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Chase v. Machiasport part 2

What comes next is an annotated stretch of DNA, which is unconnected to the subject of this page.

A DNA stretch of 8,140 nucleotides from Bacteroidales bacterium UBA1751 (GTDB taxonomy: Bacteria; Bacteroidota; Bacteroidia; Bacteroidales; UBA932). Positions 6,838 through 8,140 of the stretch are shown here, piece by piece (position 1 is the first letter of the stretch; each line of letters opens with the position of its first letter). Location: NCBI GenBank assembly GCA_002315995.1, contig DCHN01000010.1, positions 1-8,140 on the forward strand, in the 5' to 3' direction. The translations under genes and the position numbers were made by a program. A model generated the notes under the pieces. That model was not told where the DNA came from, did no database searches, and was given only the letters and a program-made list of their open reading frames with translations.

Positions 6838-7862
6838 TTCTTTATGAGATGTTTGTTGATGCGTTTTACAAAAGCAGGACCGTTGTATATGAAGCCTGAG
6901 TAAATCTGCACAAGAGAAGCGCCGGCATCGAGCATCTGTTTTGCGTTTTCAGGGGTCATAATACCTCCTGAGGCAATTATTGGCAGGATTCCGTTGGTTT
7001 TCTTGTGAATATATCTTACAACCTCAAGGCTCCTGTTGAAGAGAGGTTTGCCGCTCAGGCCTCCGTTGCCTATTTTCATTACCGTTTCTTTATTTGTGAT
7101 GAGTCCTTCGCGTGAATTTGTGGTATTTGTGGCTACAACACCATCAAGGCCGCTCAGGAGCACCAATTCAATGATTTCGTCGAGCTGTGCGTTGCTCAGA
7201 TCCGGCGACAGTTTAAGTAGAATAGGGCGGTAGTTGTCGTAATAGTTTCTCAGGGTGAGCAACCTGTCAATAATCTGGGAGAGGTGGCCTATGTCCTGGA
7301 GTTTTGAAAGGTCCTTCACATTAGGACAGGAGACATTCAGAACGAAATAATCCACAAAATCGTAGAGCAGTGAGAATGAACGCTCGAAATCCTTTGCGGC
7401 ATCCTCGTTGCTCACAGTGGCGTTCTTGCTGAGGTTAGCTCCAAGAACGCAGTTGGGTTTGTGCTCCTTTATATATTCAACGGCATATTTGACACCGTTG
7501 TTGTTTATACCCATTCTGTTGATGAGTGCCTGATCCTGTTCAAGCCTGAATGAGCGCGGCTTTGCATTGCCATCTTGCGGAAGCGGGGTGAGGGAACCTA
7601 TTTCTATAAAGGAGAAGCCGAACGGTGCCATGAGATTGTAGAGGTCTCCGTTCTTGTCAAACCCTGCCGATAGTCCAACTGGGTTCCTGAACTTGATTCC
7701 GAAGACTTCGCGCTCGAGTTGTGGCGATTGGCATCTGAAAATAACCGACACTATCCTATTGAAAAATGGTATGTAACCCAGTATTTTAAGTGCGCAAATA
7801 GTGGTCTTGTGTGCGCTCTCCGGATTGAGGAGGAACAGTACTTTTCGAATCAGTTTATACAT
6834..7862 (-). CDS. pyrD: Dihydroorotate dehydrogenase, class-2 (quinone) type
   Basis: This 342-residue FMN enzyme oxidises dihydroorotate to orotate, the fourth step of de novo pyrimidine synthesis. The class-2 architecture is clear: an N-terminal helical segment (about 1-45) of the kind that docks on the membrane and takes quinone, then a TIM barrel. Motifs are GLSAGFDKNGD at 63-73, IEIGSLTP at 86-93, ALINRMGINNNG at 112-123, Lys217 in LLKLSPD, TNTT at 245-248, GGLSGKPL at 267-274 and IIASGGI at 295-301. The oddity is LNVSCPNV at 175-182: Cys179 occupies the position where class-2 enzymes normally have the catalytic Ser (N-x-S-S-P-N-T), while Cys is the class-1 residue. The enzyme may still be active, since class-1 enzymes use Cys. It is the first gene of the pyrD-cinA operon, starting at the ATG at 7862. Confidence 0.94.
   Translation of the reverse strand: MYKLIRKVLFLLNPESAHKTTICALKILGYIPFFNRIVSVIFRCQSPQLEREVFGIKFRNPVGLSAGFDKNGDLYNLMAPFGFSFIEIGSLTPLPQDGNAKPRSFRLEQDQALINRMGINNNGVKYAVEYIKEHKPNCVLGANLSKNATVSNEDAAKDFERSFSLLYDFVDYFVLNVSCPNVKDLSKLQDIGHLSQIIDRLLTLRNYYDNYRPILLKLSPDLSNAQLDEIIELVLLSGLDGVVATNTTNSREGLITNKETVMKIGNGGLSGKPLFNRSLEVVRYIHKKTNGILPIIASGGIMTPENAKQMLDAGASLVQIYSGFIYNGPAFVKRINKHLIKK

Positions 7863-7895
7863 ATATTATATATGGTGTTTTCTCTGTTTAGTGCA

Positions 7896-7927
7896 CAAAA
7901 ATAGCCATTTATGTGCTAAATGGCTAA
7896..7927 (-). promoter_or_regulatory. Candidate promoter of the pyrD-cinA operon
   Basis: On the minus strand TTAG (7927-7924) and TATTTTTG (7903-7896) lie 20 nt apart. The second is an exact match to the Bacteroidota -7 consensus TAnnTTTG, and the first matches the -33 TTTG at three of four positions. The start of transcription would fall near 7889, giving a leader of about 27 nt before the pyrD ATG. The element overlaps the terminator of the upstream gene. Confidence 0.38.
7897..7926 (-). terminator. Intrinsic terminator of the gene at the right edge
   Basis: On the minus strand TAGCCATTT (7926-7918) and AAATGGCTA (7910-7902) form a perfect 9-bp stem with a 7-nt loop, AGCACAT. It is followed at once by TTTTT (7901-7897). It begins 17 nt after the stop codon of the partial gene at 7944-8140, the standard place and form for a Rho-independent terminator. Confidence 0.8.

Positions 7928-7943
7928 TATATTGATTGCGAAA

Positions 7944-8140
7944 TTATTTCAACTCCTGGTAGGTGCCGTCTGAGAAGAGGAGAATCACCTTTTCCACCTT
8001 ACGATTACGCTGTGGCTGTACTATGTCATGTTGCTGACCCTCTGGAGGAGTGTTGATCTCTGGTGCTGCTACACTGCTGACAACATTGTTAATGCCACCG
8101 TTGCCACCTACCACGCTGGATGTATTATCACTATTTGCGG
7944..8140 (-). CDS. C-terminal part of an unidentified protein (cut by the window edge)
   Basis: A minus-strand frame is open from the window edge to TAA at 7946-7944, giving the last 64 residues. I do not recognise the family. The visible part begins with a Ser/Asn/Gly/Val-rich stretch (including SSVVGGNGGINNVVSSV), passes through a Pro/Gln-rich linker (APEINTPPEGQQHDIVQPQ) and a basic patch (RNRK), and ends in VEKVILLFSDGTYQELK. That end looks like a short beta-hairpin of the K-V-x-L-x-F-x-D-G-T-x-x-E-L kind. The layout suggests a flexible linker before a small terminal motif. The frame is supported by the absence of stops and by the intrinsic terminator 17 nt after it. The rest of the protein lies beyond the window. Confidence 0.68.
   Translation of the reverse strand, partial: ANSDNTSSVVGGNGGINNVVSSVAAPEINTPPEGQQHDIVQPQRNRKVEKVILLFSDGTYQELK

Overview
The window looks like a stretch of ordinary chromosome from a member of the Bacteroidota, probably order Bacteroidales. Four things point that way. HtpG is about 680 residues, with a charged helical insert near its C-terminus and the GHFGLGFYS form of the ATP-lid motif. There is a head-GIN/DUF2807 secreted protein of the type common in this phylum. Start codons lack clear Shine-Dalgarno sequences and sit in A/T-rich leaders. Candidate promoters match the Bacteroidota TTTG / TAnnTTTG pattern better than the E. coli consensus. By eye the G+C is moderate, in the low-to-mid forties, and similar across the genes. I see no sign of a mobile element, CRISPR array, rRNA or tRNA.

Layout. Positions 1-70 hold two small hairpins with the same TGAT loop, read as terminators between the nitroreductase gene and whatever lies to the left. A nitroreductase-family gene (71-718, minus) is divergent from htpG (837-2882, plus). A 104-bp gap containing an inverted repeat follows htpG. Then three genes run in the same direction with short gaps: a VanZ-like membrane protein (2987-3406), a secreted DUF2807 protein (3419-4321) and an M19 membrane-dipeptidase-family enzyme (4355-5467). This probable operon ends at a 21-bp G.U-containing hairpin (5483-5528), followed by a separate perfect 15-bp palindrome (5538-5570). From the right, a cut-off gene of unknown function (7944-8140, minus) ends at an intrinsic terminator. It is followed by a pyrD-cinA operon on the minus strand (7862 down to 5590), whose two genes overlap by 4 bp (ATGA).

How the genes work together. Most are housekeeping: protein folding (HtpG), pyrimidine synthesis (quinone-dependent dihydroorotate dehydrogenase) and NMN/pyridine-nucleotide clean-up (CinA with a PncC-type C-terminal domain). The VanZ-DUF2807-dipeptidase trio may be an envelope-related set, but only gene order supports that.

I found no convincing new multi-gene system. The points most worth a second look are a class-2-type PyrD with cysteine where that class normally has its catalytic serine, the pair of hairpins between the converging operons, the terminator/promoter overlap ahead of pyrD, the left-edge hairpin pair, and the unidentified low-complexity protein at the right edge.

[¶18] While we agree that a fair market valuation may take into consideration the relevant aspects of surrounding properties, that is not what was done here. Mr. Guy testified that he treated the property as shorefront property because the contiguous forest land was, in fact, shorefront. The comparables chosen by the assessor were telling on this point. Each of the comparables were properties that actually contained oceanfront land. The assessor made no comparison to any lots separated from the ocean by other property, even by property in the possession of the subject property owners.{7} Regarding the treatment of the lot as shorefront property, Mr. Guy testified as follows: . . . . [W]hat I am trying to do is establish a reasonable value on the rights to this piece of property. Now, that is complicated by the fact that there is tree growth involved in this. And, it is both complicated and it is made more simple because we know what the value of the tree growth acreage is. That value is set by the State. And I don't think there is any argument over that. The argument is over what is the value of this reserve lot. . . . [To assess the value of this lot,] I used the number of feet of frontage on the shore. . . . . Now I calculated the value of this reserve lot on Long Point - I used 209 feet on the shore, which is essentially one side of a square acre. . . . . But, I think, just to summarize, this one-acre lot enjoys the amenities of having that water-from the shore down there, of which there is only so much in existence for which people are often willing to pay large amounts of money. (emphasis added). We assume, because it was the only evidence presented by the Town, that the Commissioners relied on Mr. Guy's testimony in reaching their decision. The exhibits reviewed by the Commissioners confirm that, rather than increasing the value of the house lot in recognition of its proximity to the shore, the assessor simply used the Town's standard shorefront rate in calculating the value of the lot. From this calculation, it becomes evident that house lot was valued as if a strip of shorefront forest land were a part of the house lot property. [¶19] While the assessor is not required to ignore the access to the shore of the property being assessed, he may not mechanically treat non- shorefront property as synonymous with shorefront. Although we do not lightly dismiss the assessor's concern that taxpayers may avoid paying higher taxes on shorefront property by placing selected portions of their property into forest land status, this concern cannot be dealt with by taxing adjacent property as if it were on the shore. This does not, however, preclude the Town from considering the benefits to the subject parcel provided by the adjacent forest land, including access to the water. The value of a shoreview lot that is surrounded by undeveloped forest land which also provides access to the water may be higher than the value of the same lot without that access, but will not be identical to the value of a shorefront lot. [¶20] Because section 576-A requires the Town of Machiasport to assess the value of the Chases' one-acre lot on the basis of its independent fair market value, the Commissioners erred as a matter of law in their assessment of the Chases' house lot. See 36 M.R.S.A. § 576-A. Although the Town has substantial discretion in its assessment of the fair market value of that land, it may not treat the one-acre house lot as if it were shorefront property. The entry is Judgment of the Superior Court vacated. Remanded to the Superior Court with instructions to remand to the Washington County Commissioners for further proceedings consistent with this opinion.